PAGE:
The action of these diodes during each half cycle is shown in Figure 7.More ebooks : http://artikel-software. Figure 7 Full-Wave Rectifier Rev. 0 Page 9 ES-02 . A basic full-wave rectifier uses two diodes.com/blog Basic DC Theory DC SOURCES Full-Wave Rectifier Circuit A full-wave rectifier circuit is a circuit that rectifies the entire cycle of the AC sine-wave.

0 . The output looks identical to that obtained from a full-wave rectifier (Figure 7).com/blog DC SOURCES Basic DC Theory Another type of full-wave rectifier circuit is the full-wave bridge rectifier. Figure 8 Bridge Rectifier Circuit ES-02 Page 10 Rev.More ebooks : http://artikel-software. The output of this circuit then becomes a pulsating DC. with all of the waves of the input AC being transferred. These diodes’ actions during each half cycle of the applied AC input voltage are shown in Figure 8. This circuit utilizes four diodes.

com/blog Basic DC Theory DC SOURCES Summary The important information concerning DC sources is summarized below. There are two types of rectifiers. DC Sources Summary There are four common ways that DC voltages are produced.Half-Wave rectifiers . 0 Page 11 ES-02 .Full-Wave rectifiers Half-wave rectifiers convert the AC to a pulsating DC and convert only onehalf of the sine wave. Batteries DC Generators Thermocouples Rectifiers Thermocouples convert energy from temperature into a DC voltage. Rev.More ebooks : http://artikel-software. Full-wave rectifiers convert the AC to a pulsating DC and convert all of the sine wave. . A rectifier converts AC to DC. This voltage can be used to measure temperature.

Open circuit e. d. and servicing of all types of electronic circuits. The symbols and associated lines show how circuit components are connected and the relationship of those components with one another. b. a diagram. an understanding of the types of circuits and common circuit terminology associated with circuits is essential.6 Schematic Diagram Schematic diagrams are the standard means by which we communicate information in electrical and electronics circuits. Because graphic symbols are small. they are widely used in construction. Due to this important feature of schematic diagrams. maintenance. Equivalent resistance Given a circuit. Closed circuit d. Series circuit g. Short circuit f. shows the components in the order they are used to convert radio waves into sound energy. By using this diagram it is possible to trace the operation of the circuit from beginning to end. Parallel circuit h. Resistivity b.4 Given types: a. On schematic diagrams.5 DEFINE the following terms: a. it is possible to have diagrams in a compact form. This diagram. from left to right. EO 1. let us look at a schematic diagram of a two-transistor radio circuit (Figure 9). ES-02 Page 12 Rev. EO 1. 0 . Temperature coefficient of resistance c. DETERMINE whether the circuit is an open circuit or a closed circuit. the component parts are represented by graphic symbols.com/blog DC CIRCUIT TERMINOLOGY Basic DC Theory DC CIRCUIT TERMINOLOGY Before operations with DC circuits can be studied. some of which were presented earlier in Module 1. c. IDENTIFY it as one of the following Schematic diagram One-line diagram Block diagram Wiring diagram EO 1. As an example.More ebooks : http://artikel-software.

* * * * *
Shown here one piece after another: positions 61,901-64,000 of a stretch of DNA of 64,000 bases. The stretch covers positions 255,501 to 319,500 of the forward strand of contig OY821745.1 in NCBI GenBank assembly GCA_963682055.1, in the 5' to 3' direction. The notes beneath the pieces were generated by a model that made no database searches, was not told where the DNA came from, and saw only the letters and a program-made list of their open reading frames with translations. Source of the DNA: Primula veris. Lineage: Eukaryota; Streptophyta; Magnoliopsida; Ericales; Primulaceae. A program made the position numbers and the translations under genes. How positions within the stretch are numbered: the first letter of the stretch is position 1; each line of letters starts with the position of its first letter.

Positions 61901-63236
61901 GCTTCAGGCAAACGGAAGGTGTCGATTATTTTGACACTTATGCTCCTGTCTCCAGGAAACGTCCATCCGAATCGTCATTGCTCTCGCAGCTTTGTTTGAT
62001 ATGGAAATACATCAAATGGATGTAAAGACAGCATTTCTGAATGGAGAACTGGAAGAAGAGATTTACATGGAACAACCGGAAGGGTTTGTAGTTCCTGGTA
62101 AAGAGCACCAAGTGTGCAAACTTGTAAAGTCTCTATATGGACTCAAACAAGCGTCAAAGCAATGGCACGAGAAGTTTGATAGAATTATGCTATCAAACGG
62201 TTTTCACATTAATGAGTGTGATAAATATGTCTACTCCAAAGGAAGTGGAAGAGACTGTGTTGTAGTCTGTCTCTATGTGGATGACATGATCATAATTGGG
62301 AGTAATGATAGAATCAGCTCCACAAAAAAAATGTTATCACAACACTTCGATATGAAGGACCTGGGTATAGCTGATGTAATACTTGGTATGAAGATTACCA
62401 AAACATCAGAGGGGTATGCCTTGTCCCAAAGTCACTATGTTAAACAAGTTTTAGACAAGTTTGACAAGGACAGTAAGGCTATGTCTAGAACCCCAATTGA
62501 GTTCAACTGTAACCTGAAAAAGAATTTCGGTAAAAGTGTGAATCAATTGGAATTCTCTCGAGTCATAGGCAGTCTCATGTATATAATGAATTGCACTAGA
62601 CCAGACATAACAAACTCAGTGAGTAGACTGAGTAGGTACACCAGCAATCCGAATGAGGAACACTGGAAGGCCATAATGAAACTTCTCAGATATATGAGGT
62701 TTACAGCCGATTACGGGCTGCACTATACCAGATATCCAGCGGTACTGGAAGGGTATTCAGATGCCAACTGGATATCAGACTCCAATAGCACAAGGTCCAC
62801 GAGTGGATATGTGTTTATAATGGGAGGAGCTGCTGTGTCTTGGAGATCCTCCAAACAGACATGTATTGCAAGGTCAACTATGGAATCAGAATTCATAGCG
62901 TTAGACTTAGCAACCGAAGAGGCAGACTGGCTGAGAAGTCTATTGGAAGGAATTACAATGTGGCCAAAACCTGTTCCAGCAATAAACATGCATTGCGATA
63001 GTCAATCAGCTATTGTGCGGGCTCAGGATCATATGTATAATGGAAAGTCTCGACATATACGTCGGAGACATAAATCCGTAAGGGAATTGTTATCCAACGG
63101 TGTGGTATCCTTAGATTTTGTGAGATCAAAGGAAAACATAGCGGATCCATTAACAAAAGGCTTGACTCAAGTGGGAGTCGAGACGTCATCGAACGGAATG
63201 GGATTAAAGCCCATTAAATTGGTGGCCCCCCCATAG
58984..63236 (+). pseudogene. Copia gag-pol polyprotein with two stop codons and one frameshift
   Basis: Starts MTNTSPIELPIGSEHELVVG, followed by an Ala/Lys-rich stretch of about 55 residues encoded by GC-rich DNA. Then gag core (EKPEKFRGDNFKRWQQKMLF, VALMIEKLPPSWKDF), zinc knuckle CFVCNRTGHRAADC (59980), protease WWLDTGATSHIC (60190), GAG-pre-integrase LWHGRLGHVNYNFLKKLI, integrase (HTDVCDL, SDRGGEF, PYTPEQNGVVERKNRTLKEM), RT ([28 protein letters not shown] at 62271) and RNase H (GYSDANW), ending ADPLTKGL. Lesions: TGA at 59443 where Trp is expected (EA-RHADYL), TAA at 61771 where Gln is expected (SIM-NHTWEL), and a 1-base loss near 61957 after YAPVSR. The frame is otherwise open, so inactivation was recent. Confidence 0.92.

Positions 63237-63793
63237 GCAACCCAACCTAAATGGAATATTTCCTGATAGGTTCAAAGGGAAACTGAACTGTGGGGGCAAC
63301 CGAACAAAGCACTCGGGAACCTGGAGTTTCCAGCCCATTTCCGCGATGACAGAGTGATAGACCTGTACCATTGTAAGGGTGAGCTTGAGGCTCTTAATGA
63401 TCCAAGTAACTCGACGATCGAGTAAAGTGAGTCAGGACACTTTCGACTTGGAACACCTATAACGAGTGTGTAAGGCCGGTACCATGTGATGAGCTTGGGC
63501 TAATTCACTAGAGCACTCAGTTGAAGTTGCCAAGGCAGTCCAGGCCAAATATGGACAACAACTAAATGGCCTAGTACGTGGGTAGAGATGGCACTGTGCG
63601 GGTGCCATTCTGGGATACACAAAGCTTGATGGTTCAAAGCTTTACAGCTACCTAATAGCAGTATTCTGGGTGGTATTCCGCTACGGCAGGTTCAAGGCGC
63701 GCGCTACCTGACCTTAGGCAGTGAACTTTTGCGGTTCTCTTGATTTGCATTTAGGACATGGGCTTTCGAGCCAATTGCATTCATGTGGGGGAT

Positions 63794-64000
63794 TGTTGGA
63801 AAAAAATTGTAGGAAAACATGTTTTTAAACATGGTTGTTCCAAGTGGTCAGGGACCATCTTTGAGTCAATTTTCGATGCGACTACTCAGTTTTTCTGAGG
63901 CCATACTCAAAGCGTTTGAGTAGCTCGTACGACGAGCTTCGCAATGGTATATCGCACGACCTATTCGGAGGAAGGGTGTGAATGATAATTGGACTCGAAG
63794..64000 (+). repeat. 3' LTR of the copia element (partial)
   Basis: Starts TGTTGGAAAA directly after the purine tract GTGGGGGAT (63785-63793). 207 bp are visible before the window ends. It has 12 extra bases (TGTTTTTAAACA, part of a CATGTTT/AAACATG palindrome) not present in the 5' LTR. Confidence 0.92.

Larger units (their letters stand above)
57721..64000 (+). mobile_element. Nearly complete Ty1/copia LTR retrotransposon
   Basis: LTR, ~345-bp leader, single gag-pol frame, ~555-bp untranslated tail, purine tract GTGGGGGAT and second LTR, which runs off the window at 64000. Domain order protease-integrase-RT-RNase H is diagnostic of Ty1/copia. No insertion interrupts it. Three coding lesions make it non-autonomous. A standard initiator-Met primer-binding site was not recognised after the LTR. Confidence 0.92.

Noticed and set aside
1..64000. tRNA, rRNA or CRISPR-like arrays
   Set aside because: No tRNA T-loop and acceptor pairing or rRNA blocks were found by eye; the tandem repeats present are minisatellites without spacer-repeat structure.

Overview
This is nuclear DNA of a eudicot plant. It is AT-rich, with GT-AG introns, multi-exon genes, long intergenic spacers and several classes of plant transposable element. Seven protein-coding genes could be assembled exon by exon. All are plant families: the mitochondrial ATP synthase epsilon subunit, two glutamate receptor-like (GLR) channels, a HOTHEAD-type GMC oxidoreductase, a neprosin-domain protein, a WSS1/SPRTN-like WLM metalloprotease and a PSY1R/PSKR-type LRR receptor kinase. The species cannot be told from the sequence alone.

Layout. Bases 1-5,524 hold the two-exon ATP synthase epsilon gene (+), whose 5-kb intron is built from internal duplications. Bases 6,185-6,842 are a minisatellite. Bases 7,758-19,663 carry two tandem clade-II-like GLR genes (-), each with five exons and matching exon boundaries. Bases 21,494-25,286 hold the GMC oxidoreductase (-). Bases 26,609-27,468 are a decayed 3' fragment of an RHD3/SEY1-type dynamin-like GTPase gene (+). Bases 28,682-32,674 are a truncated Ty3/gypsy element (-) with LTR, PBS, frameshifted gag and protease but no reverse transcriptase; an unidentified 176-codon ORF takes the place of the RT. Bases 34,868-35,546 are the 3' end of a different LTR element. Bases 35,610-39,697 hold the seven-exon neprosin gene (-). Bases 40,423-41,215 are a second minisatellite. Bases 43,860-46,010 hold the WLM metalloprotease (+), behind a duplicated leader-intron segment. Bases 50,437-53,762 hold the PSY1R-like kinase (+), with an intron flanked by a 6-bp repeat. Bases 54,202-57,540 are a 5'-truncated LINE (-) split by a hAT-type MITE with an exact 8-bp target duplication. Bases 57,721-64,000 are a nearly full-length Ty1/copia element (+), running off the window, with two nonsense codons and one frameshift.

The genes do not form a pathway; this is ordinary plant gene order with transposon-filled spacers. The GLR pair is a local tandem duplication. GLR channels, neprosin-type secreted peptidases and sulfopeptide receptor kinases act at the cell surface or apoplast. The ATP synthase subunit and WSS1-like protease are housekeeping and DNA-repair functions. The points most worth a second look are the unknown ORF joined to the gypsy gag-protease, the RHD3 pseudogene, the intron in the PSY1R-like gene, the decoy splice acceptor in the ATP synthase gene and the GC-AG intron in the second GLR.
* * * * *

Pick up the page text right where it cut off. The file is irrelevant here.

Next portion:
or single-line.More ebooks : http://artikel-software. Normally. Rev. diagram shows the components of a circuit by means of single lines and the appropriate graphic symbols.com/blog Basic DC Theory DC CIRCUIT TERMINOLOGY Figure 9 Schematic Diagram One-Line Diagram The one-line. The one-line diagram shows all pertinent information about the sequence of the circuit. the one-line diagram is used to show highly complex systems without showing the actual physical connections between components and individual conductors. but does not give as much detail as a schematic diagram. 0 Page 13 ES-02 . As an example. Figure 10 shows a typical one-line diagram of an electrical substation. One-line diagrams show two or more conductors that are connected between components in the actual circuit.